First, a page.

Eventually we moved closer to having a
midfield diamond, because this
corresponded to the strengths of our
players. The attitude of the coaching
team also began to change: In the
beginning we werent focused on what
was good for the players, but exclusively
on the best way to teach them our
system. This is an interesting insight,
especially given that the conventional
wisdom is to adapt your system to the
players and not the other way round.
Klopp, however, sees playing without
the ball as being so critical to the
teams success that this must be the
first step to drill into the team. Only
when this has been internalised can the
system progress and be adapted to
accommodate the individual strengths of
the players.
The next stage in the development of a
Klopp team is in honing the attack, which
begins directly from defence. After
winning possession, Dortmund
defenders would look to play an
attacking ball, ideally releasing a quick
ball fowards to start a counter attack.
Lateral right to left passing, nudging it on
to a midfielder, was no longer de rigeur.
One keystone of this new system was
Mats Hummels, who signed in February
2009 after previously playing on loan
from Bayern Munich. He was the
embodiment of a modern central
defender: a robust and disciplined
tackler, good in the air, with excellent
positioning and, critically, consummate
ability on the ball. Hummels was
capable of playing pinpoint balls upfield
that enabled lightning attacking
transitions. Neven Suboti had similar
capabilities and together the pair made fo
a formidable defensive partnership. In the
201011 season, retaining possession
came to be an increasingly important
focus of the training sessions along
with playing long balls, or as the German
media described it, vertikalspiel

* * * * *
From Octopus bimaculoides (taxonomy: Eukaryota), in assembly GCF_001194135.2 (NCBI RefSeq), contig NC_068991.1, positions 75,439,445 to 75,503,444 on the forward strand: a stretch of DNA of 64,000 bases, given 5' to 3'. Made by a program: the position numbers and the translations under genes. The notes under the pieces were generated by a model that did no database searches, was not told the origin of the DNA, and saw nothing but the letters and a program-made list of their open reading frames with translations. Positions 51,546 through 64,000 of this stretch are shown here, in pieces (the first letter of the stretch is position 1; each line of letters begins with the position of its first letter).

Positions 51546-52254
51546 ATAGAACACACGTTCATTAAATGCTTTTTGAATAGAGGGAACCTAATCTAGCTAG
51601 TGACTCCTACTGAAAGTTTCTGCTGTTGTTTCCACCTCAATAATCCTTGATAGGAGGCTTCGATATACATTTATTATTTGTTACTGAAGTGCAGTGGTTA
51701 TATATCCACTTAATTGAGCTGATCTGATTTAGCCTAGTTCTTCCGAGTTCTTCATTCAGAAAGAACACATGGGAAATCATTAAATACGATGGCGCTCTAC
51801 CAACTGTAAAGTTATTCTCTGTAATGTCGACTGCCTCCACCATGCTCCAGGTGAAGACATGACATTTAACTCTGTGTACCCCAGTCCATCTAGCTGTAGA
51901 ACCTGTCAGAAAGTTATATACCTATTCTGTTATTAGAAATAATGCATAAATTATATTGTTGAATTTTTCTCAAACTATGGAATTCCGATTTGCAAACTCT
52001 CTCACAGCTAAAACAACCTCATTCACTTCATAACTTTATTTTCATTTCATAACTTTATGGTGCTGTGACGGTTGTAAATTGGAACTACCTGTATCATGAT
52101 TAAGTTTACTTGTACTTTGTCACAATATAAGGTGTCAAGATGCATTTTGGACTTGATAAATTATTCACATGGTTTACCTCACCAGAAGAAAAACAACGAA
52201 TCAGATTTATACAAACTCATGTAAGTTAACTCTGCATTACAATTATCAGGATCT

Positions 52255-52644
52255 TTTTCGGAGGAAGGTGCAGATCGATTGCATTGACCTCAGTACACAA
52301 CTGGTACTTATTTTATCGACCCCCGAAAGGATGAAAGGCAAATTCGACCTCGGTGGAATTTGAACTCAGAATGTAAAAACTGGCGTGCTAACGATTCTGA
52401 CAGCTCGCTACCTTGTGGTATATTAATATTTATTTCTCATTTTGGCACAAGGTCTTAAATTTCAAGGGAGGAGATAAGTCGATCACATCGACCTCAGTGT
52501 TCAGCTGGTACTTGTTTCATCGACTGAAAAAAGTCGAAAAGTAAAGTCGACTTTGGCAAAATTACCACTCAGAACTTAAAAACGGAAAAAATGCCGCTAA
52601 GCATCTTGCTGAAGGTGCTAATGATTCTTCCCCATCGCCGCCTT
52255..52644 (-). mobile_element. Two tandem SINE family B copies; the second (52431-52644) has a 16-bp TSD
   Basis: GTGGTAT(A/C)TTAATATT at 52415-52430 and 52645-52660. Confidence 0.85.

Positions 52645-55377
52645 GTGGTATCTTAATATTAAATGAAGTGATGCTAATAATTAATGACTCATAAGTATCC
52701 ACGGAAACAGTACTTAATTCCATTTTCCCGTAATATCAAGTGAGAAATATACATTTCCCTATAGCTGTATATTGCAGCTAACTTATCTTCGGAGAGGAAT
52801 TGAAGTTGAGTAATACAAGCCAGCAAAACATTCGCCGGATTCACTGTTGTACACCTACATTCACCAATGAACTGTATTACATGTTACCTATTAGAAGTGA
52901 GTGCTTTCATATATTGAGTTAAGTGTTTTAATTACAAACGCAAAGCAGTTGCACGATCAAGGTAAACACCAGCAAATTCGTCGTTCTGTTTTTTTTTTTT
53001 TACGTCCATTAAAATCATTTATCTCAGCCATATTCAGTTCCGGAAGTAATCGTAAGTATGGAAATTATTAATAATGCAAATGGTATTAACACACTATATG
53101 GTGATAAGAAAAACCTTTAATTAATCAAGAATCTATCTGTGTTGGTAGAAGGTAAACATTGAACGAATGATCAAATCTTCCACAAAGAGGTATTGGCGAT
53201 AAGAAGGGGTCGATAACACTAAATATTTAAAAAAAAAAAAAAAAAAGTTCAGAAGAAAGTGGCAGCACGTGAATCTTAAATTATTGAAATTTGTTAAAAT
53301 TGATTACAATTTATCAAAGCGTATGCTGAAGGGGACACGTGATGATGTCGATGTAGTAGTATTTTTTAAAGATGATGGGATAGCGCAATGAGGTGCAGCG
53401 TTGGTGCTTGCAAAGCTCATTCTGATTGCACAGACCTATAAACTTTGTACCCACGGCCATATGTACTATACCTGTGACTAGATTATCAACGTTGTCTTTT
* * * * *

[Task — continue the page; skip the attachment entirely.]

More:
(playing vertically). Klopp said,
Weve started putting a much, much
greater focus on vertical passes now if
not as dogmatically as some people
imply. Looking back, Klopp was
convinced that the gradual development
of tactics and organic growth were key to
Dortmunds eventual success. It was a
case of choosing the right moment to
start on a new stage of
development, which steps can we take
with the team and when.
As simple as it sounded in theory, the ti
along with exciting football took time
to arrive. Even the best manager is
dependent on the possibilities his players
offer him. This applies above all to attack
where good technical ability makes quick
direct and accurate passing possible. By
201011, Dortmund had a rich pool of
talent up front. With Nuri a^ hin, Shinji
Kagawa, Mario Götze, Mats Hummels an
Lucas Barrios, they had some of the most
willing as well as most gifted players in th
league, whether the players had come
through the youth ranks as Götze and
a^ hin had,
or been brought it in like Kagawa and
‘I’ve got a team with fantastic technical
ability. With players like these you have a
chance to keep possession and stay in
control at the extreme tempo the
Bundesliga is played at,’ Klopp said,
praising one of his team’s key strengths.
The reverse of this situation is one of his
pet hates – when a team is asked to play a
system they don’t have the ability to cope
with. ‘There’s nothing worse that giving a
team instructions and on the weekend they
all go flying out the window. You stand
there and realise it was all a complete
waste of time.’
Klopp saw Dortmunds famous 31
win against Bayern Munich in February
2011 a big three points on the way to
the title as an example of his plans being
put into practice. His team didnt have hug
amounts of possession, but when they did
have the ball they were extremely focused
and proactive in moving it forwards into
threatening positions: Whats important
is having dangerous possession. Lets
imagine that I said before the Bayern gam
When weve got the ball well really
make them run. Yet, queried Klopp,
what if its Bayern that dominates
possession? His instructions would have b
completely hollow: Then the players will
be saying to themselves: What was the
gaffer on about? So its crucial to ask
myself what I coach in the run up to
a game and when. Its not what you do
in training, but how you coach.
This assessment of the Dortmund
Bayern Munich clash was something
Klopp had alluded to before: If we
hadnt double- and triple-marked
Robben and Ribéry in our win in Munich,
I dont know what would have
happened. Bayern couldnt live with us
that day, but we by no means dominated
them. We won with goals on the break
instead. If you really keep things like this